November News

Kay Downer

ILLUMINATE Study Results Support Response-Guided Therapy with Telaprevir

In a new analysis of the ILLUMINATE study data, researchers found that a 24-week course of therapy with telaprevir (Incivek, Vertex), peginterferon a-2a, and ribavirin was noninferior to a 48-week course of telaprevir-based triple therapy among patients who had undetectable levels of hepatitis C virus (HCV) RNA at Weeks 4 and 12.  This study by Sherman and colleagues enrolled 540 treatment-naïve patients, all of whom received triple therapy for the first 12 weeks: telaprevir (750 mg every 8 hours), peginterferon a-2a (180 mg per week), and ribavirin (1,000–1,200 mg per day). Telaprevir was discontinued after Week 12. After Week 20, patients who achieved extended rapid virologic response (defined as undetectable HCV RNA levels at Weeks 4 and 12) were randomized to continue peginterferon a-2a and ribavirin through either
Week 24 or 48. All patients who did not achieve extended rapid virologic response continued treatment through Week 48.

Overall, 72% of patients achieved sustained virologic response (SVR), and 65% achieved extended rapid virologic response. Among patients who attained extended rapid virologic response, SVR rates were 92% in the group that received 24 weeks of treatment and 88% in the group that received 48 weeks of treatment (absolute difference, 4%; 95% confidence interval, –2% to 11%). This finding met the study’s noninferiority criteria, which had established the noninferiority margin at 10.5%. In addition, there were fewer discontinuations due to adverse events in the group that received 24 weeks of therapy compared to the group that received 48 weeks of therapy (1% vs 12%; P<.001). Results of this study were published in the September issue of The New England Journal of Medicine.

Several Factors Predict Response to
Proton Pump Inhibitor Therapy in Patients with Gastroesophageal Reflux Disease

Some patients with nonerosive reflux disease (NERD) and reflux esophagitis (RE) do not respond to standard doses of proton pump inhibitor (PPI) therapy. Furuta and associates in the Acid-Related Symptom Research Group therefore sought to identify factors that were associated with response to PPI therapy. Results of this study were published in the August 24th online issue of the Journal of Gastroenterology.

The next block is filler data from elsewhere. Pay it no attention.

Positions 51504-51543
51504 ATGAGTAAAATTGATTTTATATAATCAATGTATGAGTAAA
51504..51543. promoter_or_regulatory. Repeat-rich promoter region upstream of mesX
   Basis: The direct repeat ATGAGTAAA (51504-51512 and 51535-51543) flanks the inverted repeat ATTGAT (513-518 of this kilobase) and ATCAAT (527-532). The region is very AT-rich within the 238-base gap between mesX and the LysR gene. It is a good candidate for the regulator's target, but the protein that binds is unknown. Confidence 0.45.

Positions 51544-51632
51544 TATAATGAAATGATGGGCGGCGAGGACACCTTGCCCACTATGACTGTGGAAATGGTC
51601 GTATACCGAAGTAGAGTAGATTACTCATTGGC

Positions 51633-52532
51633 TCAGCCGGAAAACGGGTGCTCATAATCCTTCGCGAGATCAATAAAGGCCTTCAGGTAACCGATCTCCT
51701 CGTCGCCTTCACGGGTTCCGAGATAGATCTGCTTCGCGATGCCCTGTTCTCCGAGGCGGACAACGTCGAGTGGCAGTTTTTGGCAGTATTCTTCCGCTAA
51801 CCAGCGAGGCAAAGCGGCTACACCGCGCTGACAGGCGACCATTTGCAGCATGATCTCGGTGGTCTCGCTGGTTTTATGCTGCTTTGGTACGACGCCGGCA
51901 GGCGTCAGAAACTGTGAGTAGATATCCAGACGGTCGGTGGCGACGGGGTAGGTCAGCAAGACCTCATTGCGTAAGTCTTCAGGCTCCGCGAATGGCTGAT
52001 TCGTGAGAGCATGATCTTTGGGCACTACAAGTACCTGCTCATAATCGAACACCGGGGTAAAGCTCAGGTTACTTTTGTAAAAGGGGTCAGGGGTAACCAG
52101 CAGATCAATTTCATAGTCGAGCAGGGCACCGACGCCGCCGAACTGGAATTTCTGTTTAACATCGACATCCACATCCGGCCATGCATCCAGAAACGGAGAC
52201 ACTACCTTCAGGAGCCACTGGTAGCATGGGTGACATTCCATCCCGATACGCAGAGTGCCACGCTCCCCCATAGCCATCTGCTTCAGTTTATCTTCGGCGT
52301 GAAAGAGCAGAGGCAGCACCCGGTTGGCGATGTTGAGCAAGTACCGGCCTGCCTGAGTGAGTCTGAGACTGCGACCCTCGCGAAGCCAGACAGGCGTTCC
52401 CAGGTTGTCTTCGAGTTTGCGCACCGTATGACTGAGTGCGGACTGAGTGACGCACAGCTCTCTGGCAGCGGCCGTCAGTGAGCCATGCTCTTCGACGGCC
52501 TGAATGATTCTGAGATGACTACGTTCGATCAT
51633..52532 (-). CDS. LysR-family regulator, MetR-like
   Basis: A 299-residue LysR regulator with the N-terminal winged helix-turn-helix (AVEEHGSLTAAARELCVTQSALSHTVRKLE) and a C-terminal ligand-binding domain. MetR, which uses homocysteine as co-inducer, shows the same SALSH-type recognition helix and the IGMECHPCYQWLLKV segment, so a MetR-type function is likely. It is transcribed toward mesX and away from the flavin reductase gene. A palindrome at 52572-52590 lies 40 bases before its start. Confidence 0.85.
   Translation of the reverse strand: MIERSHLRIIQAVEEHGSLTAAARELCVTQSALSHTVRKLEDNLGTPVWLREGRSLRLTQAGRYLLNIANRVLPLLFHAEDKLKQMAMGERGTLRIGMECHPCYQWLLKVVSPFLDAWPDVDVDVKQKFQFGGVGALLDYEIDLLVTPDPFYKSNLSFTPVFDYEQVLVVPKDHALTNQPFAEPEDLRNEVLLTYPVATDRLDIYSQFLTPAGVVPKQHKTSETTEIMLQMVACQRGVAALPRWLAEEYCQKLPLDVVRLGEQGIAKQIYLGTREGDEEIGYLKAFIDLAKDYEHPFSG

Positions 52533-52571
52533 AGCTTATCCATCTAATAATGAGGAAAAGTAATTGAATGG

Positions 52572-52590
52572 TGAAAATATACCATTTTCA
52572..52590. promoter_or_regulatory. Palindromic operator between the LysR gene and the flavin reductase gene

In this study, patients with symptomatic gastroesophageal reflux disease (GERD) received the PPI rabeprazole at a starting dose of 10 mg daily for 4 weeks. If heartburn was not relieved, the dose was increased to 10 mg twice daily for an additional 2 weeks and then to 20 mg twice daily for 2 more weeks. Complete heartburn relief was achieved in 42.5% of NERD patients and 67.9% of RE patients after 4 weeks; these rates increased to 68.9% and 91.7%, respectively, after dose escalation.

A multivariate analysis showed that several factors—such as female sex, frequent heartburn, and being a nonsmoker—were associated with resistance to the initial PPI therapy. Additional factors that were associated with PPI resistance included the following responses on the Frequency Scale for Symptoms of GERD (FSSG): a low score for question 4 (subconsciously rubbing the chest), a high score for question 3 (heavy stomach after  a meal), or a high score for question 7 (unusual sensation in the throat). The authors concluded that the FSSG could help to predict whether patients with symptomatic GERD will respond to a PPI; they also noted that increasing the dose of rabeprazole is useful if patients are refractory to the standard dose.

Pilot Study Finds Lactobacillus reuteri Effective for Reducing Antibiotic-Associated Diarrhea

To determine whether administration of the probiotic Lactobacillus reuteri could help to prevent antibiotic-associated diarrhea in adults, Cimperman and coworkers conducted a randomized, double-blind, placebo-controlled pilot study. Results of this study were published in the October issue of the Journal of Clinical Gastroenterology.

Of the 31 enrolled patients, 8 patients were excluded from the analysis because they were enrolled in the study for less than 14 days; of the remaining patients, 13 patients received L. reuteri (1 × 108 colony-forming units twice daily) for 4 weeks, and 10 patients received placebo. Overall, this study found that patients who received the probiotic
treatment had a significantly lower frequency of diarrhea compared to placebo-treated patients (7.7% vs 50%; P=.02). There were no differences between groups in terms of stool frequency or severity of gastrointestinal symptoms.

Millennium Medical Publishing, Inc